Also, online strangers are absolutely real And for our kids sometimes when we talk about things like this, it seems like really far away. It seems like not something that will affect them or our family, but it’s important to remind your kids that they’re real and it can affect anyone. Good families like ours And so we never, ever, communicate online with people we don’t know. We don’t give out personal information like what school we go to, where we live, any of that, our church, none of that.
0:16:26 – Speaker 1
That is protected information I was talking to a group of middle school girls one time, and talking with online strangers has kind of become their print calling. no joke, So they will get online. they were telling me we were talking to this guy from Russia at two AM or whatever, and we were telling him where we went to school, what we did and, like you know, I had like red flags, but they just thought it was so cool, because that’s kind of become their print calling. And then it got weird and he started saying weird stuff and they hung up and disconnected. but they had already given him so much information And so I was concerned about these girls.
So again, it’s just don’t let your guard down at two AM and be like, oh yeah, I go to school here or here’s my address or whatever, because then it’s out there And then you have to kind of live in fear, like this person online who I really don’t know who it is, no matter how they’re representing themselves has my address. So that’s a scary situation, right, If you really think about it.
0:17:28 – Speaker 2
Yeah, so definitely go over that again with your kids. Online strangers. I wanna talk about this next one in two different ways.
Most of our sleepovers at this point are one-on-one just one other kid, two things there.
Sometimes you’ve approved the sleepover with this other family or this other friend, and then that family invites more people who you haven’t approved, and so it’s really, really important to talk with your kid if this is being planned and you don’t know about it and your kid is going and you’re thinking it’s just the one-on-one, that you have that conversation with the parent, that you redefine your guidelines, that you make sure that you’re comfortable with that.
You have to be on the same page, because having a one-on-one sleepover is a lot different than a group and it changes the things that your kid needs to be aware of. Now there’s the other side of that. Your kid goes to a sleepover and some kids are invited and some are not, and if they’re having fun and posting pictures and we’re having the best time ever dancing around in videos, whatever it might be, there are kids who weren’t invited who are going to see that, and that could be so hurtful. That can damage relationships, it can create resentment, and so make sure you go over that with your kid. Like, not everybody will be invited And we want to be sensitive to other people’s feelings who are not present at the party.
0:18:44 – Speaker 1
Well, and some older kids now have Life360 circles So they can see where each other are without even posting. That’s a whole conversation too. Do you want your friends knowing where you are at all times And you know we had a lot of discussion around that, like it better be your very close friends and not just some random person at school that we barely know and they’re tracking your every movement. You know, as my kids have gotten older and they’ve wanted to be in Life360 circles, i let them discern because to me that’s part of growing up. Now, if my kid was in elementary school and they wanted to do that, i would be like no, not yet. This is you need time to grow up and expand and get your inner circle figured out. But that’s a whole thing too as far as the tracking and stuff.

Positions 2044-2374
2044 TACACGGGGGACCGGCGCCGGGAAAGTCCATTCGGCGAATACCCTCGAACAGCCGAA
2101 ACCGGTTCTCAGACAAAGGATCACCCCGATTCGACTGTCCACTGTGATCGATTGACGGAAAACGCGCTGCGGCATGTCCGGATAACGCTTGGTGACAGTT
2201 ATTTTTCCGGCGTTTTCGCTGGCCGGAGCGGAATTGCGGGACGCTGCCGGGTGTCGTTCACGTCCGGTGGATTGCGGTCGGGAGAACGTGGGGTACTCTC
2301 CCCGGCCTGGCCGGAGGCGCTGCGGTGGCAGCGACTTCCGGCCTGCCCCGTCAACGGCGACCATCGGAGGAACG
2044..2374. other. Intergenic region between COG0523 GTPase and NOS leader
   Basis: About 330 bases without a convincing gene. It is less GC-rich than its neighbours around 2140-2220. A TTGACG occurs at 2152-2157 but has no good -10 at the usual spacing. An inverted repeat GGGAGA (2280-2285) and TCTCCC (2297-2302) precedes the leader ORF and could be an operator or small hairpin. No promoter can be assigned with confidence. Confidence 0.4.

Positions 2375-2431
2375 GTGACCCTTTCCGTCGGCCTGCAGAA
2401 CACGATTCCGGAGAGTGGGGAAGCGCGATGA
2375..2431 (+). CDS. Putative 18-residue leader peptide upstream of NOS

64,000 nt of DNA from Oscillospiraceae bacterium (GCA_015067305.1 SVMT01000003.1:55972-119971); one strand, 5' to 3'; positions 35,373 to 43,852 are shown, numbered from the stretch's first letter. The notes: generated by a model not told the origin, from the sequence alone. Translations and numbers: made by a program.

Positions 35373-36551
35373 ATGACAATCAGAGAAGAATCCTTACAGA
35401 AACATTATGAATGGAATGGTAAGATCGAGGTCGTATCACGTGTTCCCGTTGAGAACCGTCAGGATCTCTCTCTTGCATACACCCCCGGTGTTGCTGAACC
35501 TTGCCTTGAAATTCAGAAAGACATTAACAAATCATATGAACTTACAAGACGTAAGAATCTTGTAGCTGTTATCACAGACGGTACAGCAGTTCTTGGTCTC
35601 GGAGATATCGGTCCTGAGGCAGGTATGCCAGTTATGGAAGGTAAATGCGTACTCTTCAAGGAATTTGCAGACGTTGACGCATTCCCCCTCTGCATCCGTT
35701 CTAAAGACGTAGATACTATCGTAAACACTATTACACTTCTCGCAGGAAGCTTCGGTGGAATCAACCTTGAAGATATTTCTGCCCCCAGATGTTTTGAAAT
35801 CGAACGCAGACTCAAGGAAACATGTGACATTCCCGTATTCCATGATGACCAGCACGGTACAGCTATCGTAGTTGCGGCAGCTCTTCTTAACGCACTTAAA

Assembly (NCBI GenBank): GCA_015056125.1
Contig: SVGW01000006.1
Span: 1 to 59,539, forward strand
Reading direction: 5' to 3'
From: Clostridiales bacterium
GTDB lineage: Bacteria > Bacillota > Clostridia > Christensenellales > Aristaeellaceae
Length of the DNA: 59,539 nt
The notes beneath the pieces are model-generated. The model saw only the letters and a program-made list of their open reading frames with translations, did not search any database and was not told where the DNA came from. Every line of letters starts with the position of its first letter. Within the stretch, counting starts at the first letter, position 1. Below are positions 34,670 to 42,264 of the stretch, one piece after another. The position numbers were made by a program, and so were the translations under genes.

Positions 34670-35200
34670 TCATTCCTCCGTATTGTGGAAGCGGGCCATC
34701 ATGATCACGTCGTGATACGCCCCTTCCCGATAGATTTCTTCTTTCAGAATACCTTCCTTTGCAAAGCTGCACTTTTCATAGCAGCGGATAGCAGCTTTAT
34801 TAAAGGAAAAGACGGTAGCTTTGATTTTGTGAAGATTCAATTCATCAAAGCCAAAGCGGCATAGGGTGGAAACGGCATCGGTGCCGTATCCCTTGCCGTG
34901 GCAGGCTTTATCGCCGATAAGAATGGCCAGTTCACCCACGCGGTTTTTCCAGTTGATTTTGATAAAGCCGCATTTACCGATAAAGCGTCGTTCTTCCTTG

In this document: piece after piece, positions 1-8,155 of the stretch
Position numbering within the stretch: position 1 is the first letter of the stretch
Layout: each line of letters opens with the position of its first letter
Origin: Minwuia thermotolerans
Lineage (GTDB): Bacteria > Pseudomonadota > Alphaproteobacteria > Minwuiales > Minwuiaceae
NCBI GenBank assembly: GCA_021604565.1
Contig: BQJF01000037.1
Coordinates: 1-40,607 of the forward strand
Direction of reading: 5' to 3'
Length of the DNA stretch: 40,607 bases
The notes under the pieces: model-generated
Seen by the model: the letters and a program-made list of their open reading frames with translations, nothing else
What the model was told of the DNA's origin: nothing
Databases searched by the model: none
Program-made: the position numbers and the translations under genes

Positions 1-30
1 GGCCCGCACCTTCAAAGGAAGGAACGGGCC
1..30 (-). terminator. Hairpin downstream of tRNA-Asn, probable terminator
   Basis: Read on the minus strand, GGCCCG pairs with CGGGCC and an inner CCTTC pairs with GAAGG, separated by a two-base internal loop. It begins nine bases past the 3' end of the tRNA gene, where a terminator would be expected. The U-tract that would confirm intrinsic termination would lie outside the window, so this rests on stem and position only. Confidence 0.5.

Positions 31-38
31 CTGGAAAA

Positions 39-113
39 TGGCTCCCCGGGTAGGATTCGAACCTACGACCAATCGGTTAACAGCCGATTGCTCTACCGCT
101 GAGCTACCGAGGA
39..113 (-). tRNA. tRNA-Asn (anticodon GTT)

0:19:28 – Speaker 2
So your kid has a sleepover and the friends are there and you’re all talking and having a good time, and sometimes you’re telling stories about what happened at school. You’re talking about other people and it can turn into gossip really, really, really fast. I mean that happens with us as adult women. I mean, maybe that happens with men, let our guard down. We let our guard down, we do, and we get to talk in and everybody’s like yes, oh, my gosh, did you hear this, did you hear that? And the gossip just rolls out. And that can so happen, especially at night, when you’re tired, you’ve had all the sugar and you’re having all this fun And then suddenly it’s a gossip session. Share this with your kid to prepare them.
Proverb 1628, gossip separates the best of friends. Those late night talks can turn into gossip fast and we want our kids to be careful of what comes out of their mouth. A tongue can create such hurt and division, and we want to set that standard for our kids because, unfortunately, even if you’re gossiping about someone else, it tells the other people in the room that you’re willing to gossip And that can let them know that you may not be a safe place. And so this conversation has a lot of layers that you can talk with your kid about, not just for sleepovers.
0:20:42 – Speaker 1
Absolutely Great point there. Also, here’s a big one. You know, of course we want our kids to be respectful and listen to the adults in charge, but we have to be careful. We have to be careful with how we word this. There has to be loopholes. So I always tell my kids if an adult ever asks you to do anything immoral, illegal or inappropriate, don’t text or call me. You know we don’t want to say listen to the adult to do whatever they would say to do, because then kids get confused if there is something inappropriate like touching or weird advances or anything like that. So you always have to show that loophole like it’s okay to defy an adult if they’re asking you to do something Moral, illegal or inappropriate if they don’t have their own phone.